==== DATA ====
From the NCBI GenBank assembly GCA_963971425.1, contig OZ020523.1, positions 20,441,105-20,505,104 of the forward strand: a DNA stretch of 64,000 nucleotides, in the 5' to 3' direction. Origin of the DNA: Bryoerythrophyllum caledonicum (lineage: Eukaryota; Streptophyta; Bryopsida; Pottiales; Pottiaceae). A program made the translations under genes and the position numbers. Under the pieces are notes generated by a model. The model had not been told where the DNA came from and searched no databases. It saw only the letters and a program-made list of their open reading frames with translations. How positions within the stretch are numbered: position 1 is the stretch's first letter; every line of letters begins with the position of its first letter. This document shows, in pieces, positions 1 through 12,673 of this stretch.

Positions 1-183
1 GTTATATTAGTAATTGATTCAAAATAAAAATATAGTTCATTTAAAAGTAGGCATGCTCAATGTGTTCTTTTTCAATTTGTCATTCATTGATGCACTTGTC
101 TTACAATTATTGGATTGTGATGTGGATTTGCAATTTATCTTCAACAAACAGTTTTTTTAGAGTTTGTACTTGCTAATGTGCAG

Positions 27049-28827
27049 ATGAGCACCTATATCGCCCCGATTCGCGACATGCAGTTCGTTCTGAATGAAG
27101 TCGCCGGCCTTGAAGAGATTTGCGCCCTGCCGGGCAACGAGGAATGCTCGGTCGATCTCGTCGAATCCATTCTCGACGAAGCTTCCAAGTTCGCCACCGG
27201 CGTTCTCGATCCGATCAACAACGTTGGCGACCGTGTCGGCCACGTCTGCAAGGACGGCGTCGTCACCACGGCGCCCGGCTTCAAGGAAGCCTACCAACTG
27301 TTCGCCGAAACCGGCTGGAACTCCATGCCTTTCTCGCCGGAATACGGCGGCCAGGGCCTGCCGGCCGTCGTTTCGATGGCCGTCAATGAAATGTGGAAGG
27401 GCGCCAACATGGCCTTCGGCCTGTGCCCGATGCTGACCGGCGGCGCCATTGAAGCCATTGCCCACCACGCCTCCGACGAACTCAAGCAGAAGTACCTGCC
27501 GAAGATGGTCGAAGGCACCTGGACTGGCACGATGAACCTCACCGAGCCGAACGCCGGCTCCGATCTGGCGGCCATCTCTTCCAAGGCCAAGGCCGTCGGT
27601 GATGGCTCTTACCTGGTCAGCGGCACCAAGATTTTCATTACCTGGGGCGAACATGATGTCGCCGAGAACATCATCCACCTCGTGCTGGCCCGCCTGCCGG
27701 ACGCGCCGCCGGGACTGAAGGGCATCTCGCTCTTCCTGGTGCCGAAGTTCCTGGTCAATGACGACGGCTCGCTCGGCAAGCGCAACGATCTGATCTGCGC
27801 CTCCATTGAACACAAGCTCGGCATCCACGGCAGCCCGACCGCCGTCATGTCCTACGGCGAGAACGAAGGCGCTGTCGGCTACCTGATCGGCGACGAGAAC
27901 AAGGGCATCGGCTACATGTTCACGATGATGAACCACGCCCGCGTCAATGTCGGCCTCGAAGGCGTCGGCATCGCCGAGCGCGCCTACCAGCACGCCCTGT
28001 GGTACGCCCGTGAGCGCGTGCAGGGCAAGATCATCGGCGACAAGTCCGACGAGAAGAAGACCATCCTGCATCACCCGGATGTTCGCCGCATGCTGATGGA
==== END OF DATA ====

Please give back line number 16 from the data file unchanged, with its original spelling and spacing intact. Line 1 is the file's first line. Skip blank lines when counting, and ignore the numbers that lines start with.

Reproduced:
28001 GGTACGCCCGTGAGCGCGTGCAGGGCAAGATCATCGGCGACAAGTCCGACGAGAAGAAGACCATCCTGCATCACCCGGATGTTCGCCGCATGCTGATGGA